Don’t even get me started on the distressed tanks with images of Ganesha (an important Hindu god, the remover of obstacles), Om symbols on yoga mats (I was talking to a friend about this, it’s such a huge disrespect to touch something with your feet in Indian culture, so to stand on a yoga mat covered in Oms is as disrespectful and uncomfortable as burning an American flag), and henna “tattoos” at music festivals.

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Thanks Urban Outfitters for making a religious symbol a “cool exotic design” -_______-

The one other example I will actually talk about is when I was browsing on etsy earlier this week, and saw a pair of pretty oxidized silver earrings. I was drawn to them because they looked a lot like the kinds of earrings I’ve bought with my mom in Indian markets, where artisans and silversmiths show off their work. The label? “Exotic tribal Earrings”.
I’m sorry, my culture and heritage is not here to satisfy your fetish for the exotic. I am so sick of the “exotic East” trope, and it stings to see your heritage called “exotic” and “tribal” because the subtext is “less civilized”. India (and much of the world) has a huge colonial past, and it wasn’t that long ago. My grandparents were kids when India finally got Independence from Britain, but the ramifications of British colonialism are definitely still there. There is the huge market of fairness creams telling people with dark skin that they look ugly and less civilized, and that they should aim to look more like the white and half-white people they have playing Indians in Bollywood movies. It’s incredibly toxic, and I have personally been on the receiving end of well-meaning relatives telling me how I can lighten my skin and make myself more attractive. It hurts.

Asians in Mainstream Media

I’ve talked about this before, but the first time I felt like I saw a character or a story that reflected my experiences growing up as a Desi-American kid was when I read Ms. Marvel last year. Kamala Khan is Muslim and Pakistani, and I’m Hindu and Indian, but we both are Desi children of immigrants who are trying to figure out who we are and where we belong. I had only ever seen stereotyped portrayals of Indian tech nerds in mainstream media, and even if there were brown people in movies, they were generally first generation immigrants, not people who had been born in America. In the years since I first wrote this post, I’ve really loved reading more books featuring brown skinned girls like me and I really wish I’d had these books when I was actually a teenager. Thank you Sandhya Menon, Tasha Suri, Balli Kaur Jaswal, Roshani Chokshi, and Samira Ahmed for writing about young Desi women both realistic and fantastical!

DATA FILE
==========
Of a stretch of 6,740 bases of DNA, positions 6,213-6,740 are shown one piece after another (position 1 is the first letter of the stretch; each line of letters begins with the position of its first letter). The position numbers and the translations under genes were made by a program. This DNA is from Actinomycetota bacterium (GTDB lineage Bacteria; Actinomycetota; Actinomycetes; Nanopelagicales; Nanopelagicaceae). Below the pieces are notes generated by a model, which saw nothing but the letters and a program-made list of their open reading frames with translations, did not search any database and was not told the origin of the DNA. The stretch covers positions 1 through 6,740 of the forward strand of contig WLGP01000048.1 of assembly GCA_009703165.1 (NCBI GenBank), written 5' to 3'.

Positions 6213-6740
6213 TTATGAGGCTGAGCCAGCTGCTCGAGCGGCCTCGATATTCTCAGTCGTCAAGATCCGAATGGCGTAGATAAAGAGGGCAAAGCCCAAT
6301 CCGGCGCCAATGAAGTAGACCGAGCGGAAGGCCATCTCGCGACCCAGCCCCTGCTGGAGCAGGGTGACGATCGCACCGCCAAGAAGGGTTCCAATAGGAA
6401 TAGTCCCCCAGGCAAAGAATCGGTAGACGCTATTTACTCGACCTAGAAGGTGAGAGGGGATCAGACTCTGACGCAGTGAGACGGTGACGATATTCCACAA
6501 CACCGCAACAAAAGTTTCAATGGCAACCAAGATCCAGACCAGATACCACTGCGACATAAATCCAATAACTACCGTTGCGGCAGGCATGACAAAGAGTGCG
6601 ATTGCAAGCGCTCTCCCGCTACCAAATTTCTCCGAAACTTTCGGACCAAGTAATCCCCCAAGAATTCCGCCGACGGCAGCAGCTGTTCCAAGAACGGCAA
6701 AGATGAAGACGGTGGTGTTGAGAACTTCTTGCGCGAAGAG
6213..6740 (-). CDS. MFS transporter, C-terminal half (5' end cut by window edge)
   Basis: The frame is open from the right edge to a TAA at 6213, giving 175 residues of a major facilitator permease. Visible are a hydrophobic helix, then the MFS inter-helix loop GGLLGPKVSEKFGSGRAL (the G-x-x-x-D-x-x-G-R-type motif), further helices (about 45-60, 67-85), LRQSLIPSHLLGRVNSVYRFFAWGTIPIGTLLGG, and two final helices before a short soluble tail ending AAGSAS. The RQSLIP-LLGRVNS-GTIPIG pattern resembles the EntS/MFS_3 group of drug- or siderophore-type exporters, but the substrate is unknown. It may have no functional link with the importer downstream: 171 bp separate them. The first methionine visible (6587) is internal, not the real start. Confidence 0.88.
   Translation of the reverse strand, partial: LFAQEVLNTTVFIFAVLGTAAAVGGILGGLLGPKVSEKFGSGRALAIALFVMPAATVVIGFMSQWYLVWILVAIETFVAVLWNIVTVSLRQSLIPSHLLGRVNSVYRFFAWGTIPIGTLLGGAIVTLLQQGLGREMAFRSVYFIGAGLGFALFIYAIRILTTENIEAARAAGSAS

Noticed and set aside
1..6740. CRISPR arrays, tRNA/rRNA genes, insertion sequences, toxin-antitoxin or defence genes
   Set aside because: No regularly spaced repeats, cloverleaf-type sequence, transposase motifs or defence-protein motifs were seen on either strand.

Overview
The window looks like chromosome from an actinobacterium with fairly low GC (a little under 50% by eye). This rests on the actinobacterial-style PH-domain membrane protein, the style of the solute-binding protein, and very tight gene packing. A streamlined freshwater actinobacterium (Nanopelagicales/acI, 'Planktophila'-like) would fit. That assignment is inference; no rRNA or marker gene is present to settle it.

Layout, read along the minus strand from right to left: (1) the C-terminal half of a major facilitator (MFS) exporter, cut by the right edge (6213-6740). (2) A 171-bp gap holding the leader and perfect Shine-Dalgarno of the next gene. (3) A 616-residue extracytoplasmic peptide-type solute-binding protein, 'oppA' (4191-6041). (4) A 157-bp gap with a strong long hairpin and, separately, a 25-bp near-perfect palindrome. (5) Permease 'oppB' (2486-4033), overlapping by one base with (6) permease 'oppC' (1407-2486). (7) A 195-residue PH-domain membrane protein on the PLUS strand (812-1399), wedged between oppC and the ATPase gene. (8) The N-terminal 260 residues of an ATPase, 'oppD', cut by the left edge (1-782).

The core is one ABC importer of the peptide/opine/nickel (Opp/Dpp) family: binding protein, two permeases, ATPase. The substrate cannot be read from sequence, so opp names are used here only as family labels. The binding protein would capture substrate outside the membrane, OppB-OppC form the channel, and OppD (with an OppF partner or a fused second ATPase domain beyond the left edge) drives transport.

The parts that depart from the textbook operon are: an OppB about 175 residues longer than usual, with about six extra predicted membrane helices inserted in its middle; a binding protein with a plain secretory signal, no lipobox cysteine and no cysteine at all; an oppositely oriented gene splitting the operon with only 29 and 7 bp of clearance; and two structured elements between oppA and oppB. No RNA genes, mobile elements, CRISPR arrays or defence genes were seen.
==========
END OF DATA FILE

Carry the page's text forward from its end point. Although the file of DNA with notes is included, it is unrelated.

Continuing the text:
So when I get upset about Scarlet Johansson being cast as The Ghost in the Shell, it’s because a white person took away one of the few opportunities an Asian person had to be a part of mainstream media. It’s not “feminist” to agree to play the role of a badass robot lady, it’s “white feminist” because she chose not to comment on the valid criticism for whitewashing the character and did not try to support her fellow actors of color. HuffPost to the rescue, far more articulate discussion than I can manage. I think we’ve come a long way since I first wrote this post about acknowledging how problematic it is to keep casting the default white actors for any role instead of giving the opportunities to the people whose identities actually match the character or the role, but we still have a long way to go.

A similar situation with Tilda Swinton in Doctor Strange. There is a lot of Eastern philosophy in the mythology of Doctor Strange, and the only main Asian character is relegated to comic relief. It’s a shame, since The Ancient One would have been a cool way to introduce a badass Asian character to mainstream media. Even if the Ancient One wasn’t cast as Asian, the entire order is based in Tibet, so it would have been nice to see intelligent, respected, and well-rounded Asian characters even as supporting cast. 

Further reading from more articulate people

Since I am not the most articulate person and wrote this rant out for my own peace of mind more than anything, there are some other well-written pieces that describe my feelings better than I could. This one is by a student at UCLA (Go Bruins!) and discusses the exact feelings of shame and wanting to fit in that I experienced about my culture growing up, and exactly why cultural appropriation still cuts deep. A quote that stood out to me:

 “But the reality is non-white communities continue to be ostracized for practices deeply important to their identities, while the Western world cherry-picks parts of these cultures and turns them into passing trends.

Iggy Azalea can take off her bindi when she’s satisfied with playing Indian, so she will never have to face the xenophobia of white America. Meanwhile, people like my relative’s colleagues are scorned if they want to continue dressing per their traditions, forcing them to adopt Western ways to avoid being singled out.”